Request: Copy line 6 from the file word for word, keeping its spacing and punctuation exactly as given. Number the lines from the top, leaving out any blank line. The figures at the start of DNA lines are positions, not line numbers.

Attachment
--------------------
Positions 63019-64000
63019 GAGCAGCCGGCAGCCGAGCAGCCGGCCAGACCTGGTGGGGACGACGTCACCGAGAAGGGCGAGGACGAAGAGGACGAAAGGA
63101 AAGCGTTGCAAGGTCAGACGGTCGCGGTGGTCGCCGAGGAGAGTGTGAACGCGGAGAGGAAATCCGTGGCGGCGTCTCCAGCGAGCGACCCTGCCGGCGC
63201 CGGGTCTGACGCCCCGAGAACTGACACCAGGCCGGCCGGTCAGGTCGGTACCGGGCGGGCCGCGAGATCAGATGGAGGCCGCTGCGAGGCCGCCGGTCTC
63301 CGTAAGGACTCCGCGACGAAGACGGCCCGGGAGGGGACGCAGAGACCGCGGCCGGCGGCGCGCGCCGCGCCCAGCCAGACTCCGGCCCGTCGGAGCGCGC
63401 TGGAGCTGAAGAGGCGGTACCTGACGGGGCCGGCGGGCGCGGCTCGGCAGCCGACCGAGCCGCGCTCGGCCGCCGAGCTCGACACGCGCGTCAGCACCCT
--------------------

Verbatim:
63401 TGGAGCTGAAGAGGCGGTACCTGACGGGGCCGGCGGGCGCGGCTCGGCAGCCGACCGAGCCGCGCTCGGCCGCCGAGCTCGACACGCGCGTCAGCACCCT